Please understand, aty D-Day tanks are primarily
used for taking out infantry and with thousands
of players acting as targets it's a very rich
target environment. The tanks do occasionally
run into unscreened enemy tanks and when that
happens they have to try and hit one another's
These targets can be as small as 2" X 2" to as large
as 6" X6", depending on if they're aiming for the
front, side or rear of the opposing tank or plane.
At the same time we've also got upwards of 30 teams,
consisting of 3-5 team members (anti-tank gunners)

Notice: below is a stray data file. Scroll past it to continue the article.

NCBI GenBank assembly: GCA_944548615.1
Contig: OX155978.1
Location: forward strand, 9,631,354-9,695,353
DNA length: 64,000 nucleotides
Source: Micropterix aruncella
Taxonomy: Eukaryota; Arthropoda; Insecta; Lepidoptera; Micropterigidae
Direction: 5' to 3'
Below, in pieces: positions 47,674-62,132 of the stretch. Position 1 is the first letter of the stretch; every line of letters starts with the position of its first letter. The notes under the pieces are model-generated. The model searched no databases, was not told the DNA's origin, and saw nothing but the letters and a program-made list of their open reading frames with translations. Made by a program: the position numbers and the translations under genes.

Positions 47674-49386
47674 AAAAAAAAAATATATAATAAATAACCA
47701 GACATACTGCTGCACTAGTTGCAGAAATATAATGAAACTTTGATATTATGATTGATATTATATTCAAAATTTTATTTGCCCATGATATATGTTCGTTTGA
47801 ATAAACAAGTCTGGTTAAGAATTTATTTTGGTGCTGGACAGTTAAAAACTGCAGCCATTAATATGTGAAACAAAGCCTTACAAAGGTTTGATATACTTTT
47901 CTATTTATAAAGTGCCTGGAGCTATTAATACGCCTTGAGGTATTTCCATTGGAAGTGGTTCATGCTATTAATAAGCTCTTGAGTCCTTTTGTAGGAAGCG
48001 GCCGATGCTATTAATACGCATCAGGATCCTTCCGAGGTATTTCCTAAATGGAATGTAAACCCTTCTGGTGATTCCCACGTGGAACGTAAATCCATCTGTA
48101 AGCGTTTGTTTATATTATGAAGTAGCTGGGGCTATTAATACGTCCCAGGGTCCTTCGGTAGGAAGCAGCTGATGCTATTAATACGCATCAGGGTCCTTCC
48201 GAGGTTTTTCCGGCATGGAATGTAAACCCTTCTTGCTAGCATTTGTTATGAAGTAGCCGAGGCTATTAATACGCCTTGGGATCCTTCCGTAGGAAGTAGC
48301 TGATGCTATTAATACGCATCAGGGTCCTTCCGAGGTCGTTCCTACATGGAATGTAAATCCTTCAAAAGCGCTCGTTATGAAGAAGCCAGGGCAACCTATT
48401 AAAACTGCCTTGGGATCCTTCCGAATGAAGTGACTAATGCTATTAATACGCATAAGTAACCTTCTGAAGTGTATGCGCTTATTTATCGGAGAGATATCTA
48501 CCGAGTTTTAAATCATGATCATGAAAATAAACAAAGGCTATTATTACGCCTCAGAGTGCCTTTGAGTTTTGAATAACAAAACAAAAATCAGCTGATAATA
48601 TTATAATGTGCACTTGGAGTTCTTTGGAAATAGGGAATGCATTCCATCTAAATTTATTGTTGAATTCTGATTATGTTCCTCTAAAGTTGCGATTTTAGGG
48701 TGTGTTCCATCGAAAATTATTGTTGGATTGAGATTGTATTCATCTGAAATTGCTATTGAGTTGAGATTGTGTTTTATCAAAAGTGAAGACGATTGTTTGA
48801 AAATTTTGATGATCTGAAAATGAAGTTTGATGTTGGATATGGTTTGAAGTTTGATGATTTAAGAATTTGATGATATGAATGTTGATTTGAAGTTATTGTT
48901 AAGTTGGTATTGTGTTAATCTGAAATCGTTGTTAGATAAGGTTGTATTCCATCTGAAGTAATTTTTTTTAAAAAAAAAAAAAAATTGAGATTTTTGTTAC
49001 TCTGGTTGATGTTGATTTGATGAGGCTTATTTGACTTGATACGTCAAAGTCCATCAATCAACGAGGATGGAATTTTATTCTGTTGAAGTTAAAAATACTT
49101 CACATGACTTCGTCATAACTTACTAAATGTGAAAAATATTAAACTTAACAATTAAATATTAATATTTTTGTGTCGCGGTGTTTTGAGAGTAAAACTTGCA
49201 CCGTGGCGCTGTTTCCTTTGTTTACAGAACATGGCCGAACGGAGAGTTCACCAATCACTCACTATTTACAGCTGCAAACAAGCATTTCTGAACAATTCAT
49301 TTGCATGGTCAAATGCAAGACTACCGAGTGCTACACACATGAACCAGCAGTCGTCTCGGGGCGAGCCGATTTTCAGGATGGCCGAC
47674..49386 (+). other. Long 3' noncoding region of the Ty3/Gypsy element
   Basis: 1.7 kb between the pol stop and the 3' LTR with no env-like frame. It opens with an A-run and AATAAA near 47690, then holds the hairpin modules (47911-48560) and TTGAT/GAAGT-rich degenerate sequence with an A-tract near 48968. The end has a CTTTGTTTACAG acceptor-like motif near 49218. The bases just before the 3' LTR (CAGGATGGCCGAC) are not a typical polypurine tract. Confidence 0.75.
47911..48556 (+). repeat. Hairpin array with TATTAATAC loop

per side, looking for enemy tanks to destroy. Their
mission is to use what look like realistic looking
'tubes,' which are nothing more than PB guns fitted
inside a length of PVC pipe, to hit those same tank
targets with a special color pellet.
All in all it's a system which works pretty well.
Both tankers and the anti-tank gunners work with
limited ammo, so it creates a situation which is
much more 'realistic' than it would be if all one
had to do was merely bounce a nerf off a tank's
Hope this helps to explain how D-Day's tanks work.
If you've got any questions, by all means drop me a
note or give my office a call.
Andrew van Der Plaats
J-1, Allied Command
Oklahoma D-Day Event